tament? I asked him, “ Was he not in dread I have, since my last, visited four of our of his priest 10 keep that book ?” “No," he schools in the very quarters where persecution said, " I would be in dread of him some time has been put in greatest force, and have found ago, but not now.” “Why not now?” said each of them crowded with children and adults. I. Because," said he, "I believe that it Sixty to ninety were in each, all anxiously is the duty of every man, and every woman, reading, and hearing the scriptures read to to read the word of God; and if they do not, them, and endeavouring to become wise in the they know nothing of real happiness.” I knowledge of Jesus Christ.

talked to him for some time, and was very In the neighbourhood of each school I much pleased with his conversation. spent two or three days, reading the scriptures him also a few tracts, and he seemed very from house to house, among the people, and thankful. I promised to visit him again soon.

I gave

POSTSCRIPT. Though the past year has been one of great difficulty, and the confidence of the Committee has often been severely tried, yet they have been able to hold on their way. The contributions have been larger than they expected. A legacy of considerable amount has just fallen in, which will relieve the Society of a large portion of its heavy debt. The prospect for the coming year brightens. The general character of the Report is encouraging. The churches are aiding the Society more unitedly. May the God of all grace sustain and animate Committee, officers, and agents, with a spirit of greater devotedness, zeal, and prayer.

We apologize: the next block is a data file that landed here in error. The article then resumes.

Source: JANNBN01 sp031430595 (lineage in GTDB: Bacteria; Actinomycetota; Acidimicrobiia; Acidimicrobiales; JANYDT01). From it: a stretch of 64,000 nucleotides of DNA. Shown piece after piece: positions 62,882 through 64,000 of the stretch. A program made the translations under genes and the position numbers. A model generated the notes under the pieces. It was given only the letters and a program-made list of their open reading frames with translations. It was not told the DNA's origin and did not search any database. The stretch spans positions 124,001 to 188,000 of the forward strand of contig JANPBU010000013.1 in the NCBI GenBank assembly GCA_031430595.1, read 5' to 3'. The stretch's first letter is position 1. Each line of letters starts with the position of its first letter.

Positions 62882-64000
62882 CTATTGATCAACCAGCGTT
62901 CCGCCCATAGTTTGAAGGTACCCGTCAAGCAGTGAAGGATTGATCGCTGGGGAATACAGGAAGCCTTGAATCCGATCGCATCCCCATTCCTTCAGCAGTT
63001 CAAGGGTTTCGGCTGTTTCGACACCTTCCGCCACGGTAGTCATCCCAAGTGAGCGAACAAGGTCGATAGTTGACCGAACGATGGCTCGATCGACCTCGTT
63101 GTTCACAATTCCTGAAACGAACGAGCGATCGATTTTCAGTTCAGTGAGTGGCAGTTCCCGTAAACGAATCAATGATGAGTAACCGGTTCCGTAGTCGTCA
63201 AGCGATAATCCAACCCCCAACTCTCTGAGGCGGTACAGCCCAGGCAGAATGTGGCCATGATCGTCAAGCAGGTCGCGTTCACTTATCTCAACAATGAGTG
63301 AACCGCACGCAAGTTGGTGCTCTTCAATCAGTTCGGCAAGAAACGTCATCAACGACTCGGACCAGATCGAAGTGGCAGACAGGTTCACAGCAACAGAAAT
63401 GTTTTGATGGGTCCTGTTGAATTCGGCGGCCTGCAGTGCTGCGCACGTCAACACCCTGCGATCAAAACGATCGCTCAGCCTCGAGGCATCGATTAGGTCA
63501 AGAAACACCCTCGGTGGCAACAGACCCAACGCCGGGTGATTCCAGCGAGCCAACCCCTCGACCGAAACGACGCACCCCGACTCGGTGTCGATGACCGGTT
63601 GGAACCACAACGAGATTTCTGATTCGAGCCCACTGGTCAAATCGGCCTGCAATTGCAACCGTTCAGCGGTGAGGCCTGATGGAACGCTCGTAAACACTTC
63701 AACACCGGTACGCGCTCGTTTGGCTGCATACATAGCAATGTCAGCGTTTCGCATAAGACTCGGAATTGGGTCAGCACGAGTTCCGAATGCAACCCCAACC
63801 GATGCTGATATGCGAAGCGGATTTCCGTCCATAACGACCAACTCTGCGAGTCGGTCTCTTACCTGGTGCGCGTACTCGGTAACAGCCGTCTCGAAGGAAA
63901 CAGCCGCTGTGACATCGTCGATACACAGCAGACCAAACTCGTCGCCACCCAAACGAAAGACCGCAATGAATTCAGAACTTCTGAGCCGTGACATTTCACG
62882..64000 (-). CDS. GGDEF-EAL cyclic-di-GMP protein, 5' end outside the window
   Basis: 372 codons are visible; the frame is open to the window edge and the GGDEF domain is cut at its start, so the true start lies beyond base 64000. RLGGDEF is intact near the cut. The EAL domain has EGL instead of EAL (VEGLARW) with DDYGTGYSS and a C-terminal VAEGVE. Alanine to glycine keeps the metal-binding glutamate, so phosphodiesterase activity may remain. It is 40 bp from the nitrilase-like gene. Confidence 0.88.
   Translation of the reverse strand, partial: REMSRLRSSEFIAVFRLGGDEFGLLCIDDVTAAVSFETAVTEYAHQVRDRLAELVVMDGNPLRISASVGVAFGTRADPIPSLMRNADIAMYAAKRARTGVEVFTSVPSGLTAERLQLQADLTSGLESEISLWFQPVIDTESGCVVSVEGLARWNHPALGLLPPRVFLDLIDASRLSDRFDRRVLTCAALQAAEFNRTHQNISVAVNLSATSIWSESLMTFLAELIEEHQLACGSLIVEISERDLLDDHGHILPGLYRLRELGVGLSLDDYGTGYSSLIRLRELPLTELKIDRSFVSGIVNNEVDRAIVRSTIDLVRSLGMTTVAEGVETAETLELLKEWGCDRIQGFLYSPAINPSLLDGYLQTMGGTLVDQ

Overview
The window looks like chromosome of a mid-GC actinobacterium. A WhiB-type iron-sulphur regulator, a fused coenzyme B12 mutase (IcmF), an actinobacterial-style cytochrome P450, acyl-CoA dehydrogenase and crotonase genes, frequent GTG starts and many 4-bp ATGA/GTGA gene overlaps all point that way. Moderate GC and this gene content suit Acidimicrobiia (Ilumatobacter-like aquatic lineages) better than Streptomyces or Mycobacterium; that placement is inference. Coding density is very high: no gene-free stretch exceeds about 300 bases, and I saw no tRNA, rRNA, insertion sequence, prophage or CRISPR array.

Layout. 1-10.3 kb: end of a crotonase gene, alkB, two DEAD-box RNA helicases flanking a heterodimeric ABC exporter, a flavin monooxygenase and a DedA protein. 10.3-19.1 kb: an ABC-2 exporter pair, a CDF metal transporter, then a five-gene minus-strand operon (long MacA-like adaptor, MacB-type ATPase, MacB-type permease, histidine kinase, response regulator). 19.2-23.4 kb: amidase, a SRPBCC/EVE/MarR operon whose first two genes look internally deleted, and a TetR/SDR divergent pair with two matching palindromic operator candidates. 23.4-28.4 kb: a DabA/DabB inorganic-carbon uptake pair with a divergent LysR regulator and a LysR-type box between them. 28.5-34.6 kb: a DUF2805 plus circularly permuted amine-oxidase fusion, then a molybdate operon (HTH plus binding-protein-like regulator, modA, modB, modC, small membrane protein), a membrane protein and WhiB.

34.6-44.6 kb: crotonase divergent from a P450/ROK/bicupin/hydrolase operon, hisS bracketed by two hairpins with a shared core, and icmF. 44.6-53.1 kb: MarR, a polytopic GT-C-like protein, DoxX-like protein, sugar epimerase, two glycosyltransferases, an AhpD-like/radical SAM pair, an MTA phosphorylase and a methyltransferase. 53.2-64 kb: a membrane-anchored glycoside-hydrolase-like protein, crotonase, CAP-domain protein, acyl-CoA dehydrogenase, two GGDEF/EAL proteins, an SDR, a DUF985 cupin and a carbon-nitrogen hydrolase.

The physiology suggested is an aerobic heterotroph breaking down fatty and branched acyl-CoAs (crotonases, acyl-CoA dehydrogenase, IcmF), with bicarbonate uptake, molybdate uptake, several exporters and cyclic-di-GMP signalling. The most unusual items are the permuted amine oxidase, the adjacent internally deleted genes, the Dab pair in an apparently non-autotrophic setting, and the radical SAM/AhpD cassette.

Several parcels have come to hand; but as the Secretary has not been advised by the parties sending them, he regrets thet he canno acknowledge these useful gifts in the usual manner.


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£. 8. d. Providence Chapel Auxiliary... 3 10 0 Limerick and Nenagh.....

10 6 6 Church St.,

7 7 0 Camberwell, collected by a member ........ 2 Blandford Street.......... do... 12 0 0 Ashford, by Mr. P. Daniell..

2 13 0 Eagle Street................ do ....... 16 18 0 Grampound, collection......

1 150 Keppel Street.............. do ......... 13 6 4 Truro, collection and subscriptions ......

1 11 0 Hanley.... 2 2 0

9 0 1 Chesham, Mrs. Ball..

1 0 0 Redruth.. ...........****

2 3 3 Beaulieu, Rev. J. B. Burt.

1 0 0 Helston..


2 150 Haverfordwest, W. Rees, Esq. 10 0 0


2 6 W. Walters, Esq. 1

0 0

11 0 0 Bromsgrove. do..

1 Bow, Miss Huntley..... 2 00 Collingham, Mr. Nicholls..

5 Berwick, Mr. Robson....

1 0 0

Pershore, subscriptions and collections.... 14 0 0 Baptist ch. Ford Forge 5 0 0


1 11 0 Legacy, a friend

3 0 0

Worcester, collections and subscriptions.. 11 11 0 90 0 Tewkesbury collection

3 07 Eyemouth, friends at.......... 1 0 0 Alcester, Mrs. Brown...

0 10 0 Bewdley... 1 10 0 Hitchin, subscriptions

3 10 Plymouth, don, and sub..

9 7 2